I have an anxiety disorder, and it cozies up to the occasional major depressive episode. One thing that makes my anxiety flare up is financial instability. A couple of years ago, I finished my Ph.D. and went on the non-academic job market looking for a new gig. It was a nightmare. It was hellish. I could barely see straight I was so anxious. I was in danger of bursting into tears at any given moment. I couldn’t sleep. And I had a job while I was looking, which is the best case scenario since it meant I still had an income rolling in. But all those unknowns—what if I get fired if I go to this job interview? If I get that job, where will we live? Should we renew the lease? Should I be looking for jobs in a different area of the country?—those unknowns tore my brain to pieces. In many ways, the process of looking for a new job post-grad school was a time of pure psychological violence for me. Thanks capitalism.
With writing full time, there are no guarantees. There is no salary, no steady and reliable income. There are certainly no health care benefits (and as the only salaried full-time employee in the household, guess where the health care for my spouse and child comes from). Psychologically, I don’t have what it takes to be a starving artist. I crave the routine and stability of a day job. When I was on the job market? I hardly ever wrote fiction. Like most people, I can’t write for shit when I’m too anxious to handle making a sandwich. If I were to quit my job, I would be so obsessed with all the uncertainty of living off my writing that I ironically would probably not actually be able to write. Socially, it’s not really an option either. I have dependents. Starving artists just scraping by should not be doing so with children in tow. That’s selfish. It’s bad parenting.
I also need the balance of doing something other than writing. I need the contact with the outside world going to a job every day gives me. I get all weird when left alone too long. Weird and hermit-y and all Alan Moore-ish. Which, that’s fine for Alan Moore, but I do feel like there is value in being able to competently interface with society at large. I’d like to keep those skills sharpened, and introvert that I am, I am likely to let them go dull and unused without something to prod me to leave my house on the regular.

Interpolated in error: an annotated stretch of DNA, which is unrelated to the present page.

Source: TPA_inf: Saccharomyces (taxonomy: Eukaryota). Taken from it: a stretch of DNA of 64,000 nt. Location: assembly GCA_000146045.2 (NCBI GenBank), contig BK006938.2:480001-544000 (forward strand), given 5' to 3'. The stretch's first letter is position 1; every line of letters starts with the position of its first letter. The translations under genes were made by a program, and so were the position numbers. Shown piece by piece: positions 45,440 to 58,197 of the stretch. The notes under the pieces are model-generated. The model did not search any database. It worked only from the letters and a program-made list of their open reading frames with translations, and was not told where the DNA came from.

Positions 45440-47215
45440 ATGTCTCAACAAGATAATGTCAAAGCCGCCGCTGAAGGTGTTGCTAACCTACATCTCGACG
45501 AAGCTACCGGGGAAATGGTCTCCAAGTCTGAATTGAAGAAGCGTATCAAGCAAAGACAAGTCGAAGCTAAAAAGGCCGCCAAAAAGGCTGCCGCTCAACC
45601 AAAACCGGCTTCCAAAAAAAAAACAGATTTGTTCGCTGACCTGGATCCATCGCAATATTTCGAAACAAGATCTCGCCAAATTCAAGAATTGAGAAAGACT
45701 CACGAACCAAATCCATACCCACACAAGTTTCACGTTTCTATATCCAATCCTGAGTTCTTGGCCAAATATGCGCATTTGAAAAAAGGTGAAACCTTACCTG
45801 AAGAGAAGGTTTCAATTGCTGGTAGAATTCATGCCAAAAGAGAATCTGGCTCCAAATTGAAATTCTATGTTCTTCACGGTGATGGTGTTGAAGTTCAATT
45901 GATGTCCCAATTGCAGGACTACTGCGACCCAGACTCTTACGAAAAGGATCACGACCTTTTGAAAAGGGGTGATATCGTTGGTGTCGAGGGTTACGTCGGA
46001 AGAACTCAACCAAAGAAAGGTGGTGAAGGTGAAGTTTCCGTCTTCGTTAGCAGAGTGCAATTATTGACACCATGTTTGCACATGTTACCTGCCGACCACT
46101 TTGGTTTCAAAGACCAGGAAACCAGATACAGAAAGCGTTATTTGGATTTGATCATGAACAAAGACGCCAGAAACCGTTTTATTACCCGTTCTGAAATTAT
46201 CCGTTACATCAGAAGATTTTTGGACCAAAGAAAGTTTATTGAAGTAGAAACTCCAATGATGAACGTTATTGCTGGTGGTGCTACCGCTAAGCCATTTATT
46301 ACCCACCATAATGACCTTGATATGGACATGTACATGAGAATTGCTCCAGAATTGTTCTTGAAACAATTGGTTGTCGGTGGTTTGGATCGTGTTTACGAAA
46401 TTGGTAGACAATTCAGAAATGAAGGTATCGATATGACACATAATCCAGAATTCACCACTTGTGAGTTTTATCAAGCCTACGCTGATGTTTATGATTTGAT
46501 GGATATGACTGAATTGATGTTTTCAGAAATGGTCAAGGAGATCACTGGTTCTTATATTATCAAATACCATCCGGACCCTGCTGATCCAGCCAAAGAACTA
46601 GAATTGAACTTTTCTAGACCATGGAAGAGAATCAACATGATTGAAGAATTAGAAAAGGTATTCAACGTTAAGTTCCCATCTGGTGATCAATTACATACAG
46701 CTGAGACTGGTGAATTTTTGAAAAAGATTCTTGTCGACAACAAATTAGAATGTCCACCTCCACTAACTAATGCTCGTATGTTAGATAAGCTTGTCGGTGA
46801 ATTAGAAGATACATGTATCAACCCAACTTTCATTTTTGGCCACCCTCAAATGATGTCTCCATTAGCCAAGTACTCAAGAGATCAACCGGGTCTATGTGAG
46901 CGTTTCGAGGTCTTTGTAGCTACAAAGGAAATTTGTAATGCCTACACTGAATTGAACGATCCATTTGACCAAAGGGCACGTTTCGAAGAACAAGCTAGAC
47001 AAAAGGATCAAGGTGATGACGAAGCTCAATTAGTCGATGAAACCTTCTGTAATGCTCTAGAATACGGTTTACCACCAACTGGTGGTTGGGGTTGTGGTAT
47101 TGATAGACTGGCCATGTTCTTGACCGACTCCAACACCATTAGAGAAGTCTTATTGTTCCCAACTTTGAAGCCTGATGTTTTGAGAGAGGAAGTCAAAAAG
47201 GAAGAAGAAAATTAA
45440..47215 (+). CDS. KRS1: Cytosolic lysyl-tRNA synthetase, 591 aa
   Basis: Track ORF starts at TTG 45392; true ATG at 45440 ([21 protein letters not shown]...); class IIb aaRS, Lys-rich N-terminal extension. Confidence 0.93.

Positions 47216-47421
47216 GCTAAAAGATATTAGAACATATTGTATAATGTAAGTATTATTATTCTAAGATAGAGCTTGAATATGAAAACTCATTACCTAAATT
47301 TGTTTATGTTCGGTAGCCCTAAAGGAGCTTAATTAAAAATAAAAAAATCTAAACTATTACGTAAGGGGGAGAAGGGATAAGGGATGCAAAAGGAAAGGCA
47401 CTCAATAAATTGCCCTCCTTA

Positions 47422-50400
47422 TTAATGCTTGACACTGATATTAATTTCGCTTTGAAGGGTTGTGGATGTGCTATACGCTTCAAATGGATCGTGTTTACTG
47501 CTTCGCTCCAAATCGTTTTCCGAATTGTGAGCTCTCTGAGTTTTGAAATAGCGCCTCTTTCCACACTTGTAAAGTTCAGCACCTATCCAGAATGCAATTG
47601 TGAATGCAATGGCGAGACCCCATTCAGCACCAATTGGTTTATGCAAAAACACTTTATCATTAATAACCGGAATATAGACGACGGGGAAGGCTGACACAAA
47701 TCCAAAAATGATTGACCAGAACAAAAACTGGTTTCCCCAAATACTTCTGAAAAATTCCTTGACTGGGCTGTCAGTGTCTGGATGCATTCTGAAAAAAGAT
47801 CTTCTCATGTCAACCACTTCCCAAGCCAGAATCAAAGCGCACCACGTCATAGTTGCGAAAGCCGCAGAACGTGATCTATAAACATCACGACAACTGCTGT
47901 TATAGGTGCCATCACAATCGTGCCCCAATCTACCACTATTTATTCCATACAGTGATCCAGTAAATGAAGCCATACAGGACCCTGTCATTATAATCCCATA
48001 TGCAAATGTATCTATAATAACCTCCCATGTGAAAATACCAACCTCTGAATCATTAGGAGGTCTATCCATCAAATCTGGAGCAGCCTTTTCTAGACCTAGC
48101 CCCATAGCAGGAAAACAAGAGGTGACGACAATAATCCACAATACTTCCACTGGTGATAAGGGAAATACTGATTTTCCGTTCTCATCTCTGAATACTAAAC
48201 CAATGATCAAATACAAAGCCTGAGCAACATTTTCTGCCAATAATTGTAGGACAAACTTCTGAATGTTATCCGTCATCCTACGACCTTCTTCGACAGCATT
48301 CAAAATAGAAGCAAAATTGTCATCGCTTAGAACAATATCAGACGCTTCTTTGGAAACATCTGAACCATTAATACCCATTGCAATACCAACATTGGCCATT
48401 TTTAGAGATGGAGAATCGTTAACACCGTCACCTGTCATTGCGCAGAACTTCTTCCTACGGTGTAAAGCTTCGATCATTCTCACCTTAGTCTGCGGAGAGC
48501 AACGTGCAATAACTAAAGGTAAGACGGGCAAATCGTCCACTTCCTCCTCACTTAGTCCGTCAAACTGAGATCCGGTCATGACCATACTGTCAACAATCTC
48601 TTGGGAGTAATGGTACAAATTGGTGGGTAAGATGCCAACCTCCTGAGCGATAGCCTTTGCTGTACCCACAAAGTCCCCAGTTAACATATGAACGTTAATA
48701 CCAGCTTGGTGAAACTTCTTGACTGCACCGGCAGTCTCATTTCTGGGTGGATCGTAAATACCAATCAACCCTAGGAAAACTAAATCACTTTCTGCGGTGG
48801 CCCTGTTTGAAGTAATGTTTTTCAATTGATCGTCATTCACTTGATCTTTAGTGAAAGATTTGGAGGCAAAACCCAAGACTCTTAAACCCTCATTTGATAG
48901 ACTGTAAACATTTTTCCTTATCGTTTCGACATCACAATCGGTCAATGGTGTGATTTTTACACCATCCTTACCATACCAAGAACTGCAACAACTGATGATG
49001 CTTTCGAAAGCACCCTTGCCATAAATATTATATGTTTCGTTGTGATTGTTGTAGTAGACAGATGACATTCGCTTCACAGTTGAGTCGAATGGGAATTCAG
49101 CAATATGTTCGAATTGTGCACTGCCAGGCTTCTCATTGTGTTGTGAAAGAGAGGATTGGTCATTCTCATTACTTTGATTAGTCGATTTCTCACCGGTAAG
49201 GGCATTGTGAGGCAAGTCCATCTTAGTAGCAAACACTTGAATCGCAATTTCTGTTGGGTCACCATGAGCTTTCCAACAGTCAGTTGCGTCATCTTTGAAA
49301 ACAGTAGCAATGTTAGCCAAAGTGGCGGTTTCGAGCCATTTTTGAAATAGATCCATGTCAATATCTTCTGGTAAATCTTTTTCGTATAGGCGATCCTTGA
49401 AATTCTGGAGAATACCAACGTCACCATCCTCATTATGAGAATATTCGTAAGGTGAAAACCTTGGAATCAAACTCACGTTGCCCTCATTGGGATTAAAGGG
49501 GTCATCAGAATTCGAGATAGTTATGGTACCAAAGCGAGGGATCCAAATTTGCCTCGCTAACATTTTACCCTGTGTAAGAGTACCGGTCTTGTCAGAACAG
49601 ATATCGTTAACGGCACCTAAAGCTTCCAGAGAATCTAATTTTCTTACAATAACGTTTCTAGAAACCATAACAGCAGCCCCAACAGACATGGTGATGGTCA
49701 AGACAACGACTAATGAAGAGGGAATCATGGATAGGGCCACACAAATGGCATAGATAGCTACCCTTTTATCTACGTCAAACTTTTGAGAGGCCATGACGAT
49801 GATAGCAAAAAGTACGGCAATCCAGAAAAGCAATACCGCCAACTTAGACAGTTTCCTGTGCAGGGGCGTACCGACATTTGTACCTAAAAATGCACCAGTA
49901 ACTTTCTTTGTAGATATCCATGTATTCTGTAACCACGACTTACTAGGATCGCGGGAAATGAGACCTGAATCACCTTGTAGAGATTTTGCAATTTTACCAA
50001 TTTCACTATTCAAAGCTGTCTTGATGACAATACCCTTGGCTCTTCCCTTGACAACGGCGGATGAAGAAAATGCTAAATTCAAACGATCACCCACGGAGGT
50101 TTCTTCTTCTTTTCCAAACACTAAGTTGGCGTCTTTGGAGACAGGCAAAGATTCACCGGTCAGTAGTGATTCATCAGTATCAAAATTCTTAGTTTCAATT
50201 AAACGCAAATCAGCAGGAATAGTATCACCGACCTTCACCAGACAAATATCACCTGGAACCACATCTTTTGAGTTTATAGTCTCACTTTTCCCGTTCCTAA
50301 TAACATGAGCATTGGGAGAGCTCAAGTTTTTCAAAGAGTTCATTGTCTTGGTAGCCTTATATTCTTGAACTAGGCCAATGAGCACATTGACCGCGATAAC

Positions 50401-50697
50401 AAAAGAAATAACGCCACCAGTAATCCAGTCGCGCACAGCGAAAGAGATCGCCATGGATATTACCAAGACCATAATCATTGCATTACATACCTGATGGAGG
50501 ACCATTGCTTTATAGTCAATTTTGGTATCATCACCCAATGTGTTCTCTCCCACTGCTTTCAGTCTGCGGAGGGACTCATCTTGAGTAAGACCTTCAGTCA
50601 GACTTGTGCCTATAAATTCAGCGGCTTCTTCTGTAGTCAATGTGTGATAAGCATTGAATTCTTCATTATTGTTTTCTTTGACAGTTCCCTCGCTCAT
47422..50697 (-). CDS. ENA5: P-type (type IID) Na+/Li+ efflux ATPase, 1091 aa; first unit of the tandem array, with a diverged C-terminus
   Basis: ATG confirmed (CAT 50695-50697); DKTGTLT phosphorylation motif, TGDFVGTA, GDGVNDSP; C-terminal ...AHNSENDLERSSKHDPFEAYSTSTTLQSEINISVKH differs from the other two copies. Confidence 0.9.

Besides that, I work in public education, which is something I am as passionate about as I am my writing. I really do need the balance; I love writing, and I fully believe that the act of writing can be radical and transformative and revolutionary. But it’s not the only way to effect change. I like to write my radical and revolutionary fictions and I like to push the education system hard from the inside. I want to have my cake and eat it, too.
My family makes ample space for me to write. I have a working routine, and I produce a lot of content while working full time. I would love to have a bestseller! Shit, it would be pretty sweet to scoop up the Nobel Prize for Literature. Or any prize for literature. But the mercurial and unpredictable life of a full-time writer is not something for which I am cut out. Which begs the question: if success for me is not financial, then what would success look like?